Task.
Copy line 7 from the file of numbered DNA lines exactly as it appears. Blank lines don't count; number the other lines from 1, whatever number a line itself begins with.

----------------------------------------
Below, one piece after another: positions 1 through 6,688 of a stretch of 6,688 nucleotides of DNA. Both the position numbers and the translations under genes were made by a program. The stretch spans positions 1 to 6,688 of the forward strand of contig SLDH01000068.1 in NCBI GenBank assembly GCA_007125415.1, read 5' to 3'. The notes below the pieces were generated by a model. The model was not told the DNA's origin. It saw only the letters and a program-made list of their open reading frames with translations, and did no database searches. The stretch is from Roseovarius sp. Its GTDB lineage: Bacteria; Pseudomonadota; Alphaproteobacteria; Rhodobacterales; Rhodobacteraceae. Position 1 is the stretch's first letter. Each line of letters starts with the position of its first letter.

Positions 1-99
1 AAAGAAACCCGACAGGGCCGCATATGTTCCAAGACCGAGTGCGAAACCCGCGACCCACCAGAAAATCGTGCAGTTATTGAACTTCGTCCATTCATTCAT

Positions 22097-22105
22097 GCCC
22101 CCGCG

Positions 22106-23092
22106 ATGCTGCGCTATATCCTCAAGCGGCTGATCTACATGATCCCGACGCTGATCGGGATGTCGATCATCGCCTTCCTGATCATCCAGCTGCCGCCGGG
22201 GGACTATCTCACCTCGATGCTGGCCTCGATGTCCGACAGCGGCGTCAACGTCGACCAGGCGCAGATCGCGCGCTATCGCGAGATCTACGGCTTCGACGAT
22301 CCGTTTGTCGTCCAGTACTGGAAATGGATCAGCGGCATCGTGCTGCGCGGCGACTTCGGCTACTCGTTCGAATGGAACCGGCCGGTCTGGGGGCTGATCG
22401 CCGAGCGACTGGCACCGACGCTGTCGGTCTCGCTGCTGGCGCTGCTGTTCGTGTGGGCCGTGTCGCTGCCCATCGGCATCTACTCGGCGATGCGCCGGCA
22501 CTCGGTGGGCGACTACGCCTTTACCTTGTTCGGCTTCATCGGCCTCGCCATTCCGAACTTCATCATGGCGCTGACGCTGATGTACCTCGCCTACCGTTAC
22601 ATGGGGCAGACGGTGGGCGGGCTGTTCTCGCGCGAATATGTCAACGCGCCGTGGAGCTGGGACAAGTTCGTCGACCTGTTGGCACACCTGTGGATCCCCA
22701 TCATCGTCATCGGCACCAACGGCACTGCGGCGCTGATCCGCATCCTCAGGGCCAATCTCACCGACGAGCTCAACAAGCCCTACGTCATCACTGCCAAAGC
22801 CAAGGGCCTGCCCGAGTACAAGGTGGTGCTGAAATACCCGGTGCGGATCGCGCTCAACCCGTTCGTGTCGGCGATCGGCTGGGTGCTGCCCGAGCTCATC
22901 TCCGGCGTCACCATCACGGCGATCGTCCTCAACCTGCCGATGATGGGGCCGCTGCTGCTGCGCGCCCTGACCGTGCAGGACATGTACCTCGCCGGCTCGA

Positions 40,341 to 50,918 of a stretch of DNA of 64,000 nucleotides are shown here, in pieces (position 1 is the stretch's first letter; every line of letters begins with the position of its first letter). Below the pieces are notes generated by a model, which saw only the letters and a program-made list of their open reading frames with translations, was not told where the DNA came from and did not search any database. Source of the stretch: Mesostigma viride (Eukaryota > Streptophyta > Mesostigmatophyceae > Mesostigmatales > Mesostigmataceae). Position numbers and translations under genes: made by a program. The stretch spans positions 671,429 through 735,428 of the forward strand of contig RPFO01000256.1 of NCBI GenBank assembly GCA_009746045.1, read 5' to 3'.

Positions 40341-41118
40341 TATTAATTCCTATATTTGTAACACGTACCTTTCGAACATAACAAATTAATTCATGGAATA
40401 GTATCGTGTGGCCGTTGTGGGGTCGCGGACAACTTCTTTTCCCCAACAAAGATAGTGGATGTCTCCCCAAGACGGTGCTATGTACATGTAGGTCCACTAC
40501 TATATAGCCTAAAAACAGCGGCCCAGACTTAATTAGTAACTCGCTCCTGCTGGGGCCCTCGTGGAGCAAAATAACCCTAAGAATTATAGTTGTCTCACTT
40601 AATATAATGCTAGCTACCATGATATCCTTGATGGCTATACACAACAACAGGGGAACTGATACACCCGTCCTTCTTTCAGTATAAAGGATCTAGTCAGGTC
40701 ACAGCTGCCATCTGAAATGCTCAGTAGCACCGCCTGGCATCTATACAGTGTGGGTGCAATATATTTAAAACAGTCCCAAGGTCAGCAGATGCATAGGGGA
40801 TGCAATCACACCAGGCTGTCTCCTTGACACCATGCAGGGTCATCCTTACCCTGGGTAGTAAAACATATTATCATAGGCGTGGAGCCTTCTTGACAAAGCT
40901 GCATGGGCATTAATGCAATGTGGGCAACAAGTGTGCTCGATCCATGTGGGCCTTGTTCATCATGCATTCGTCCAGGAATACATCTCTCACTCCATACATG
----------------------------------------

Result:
Positions 22106-23092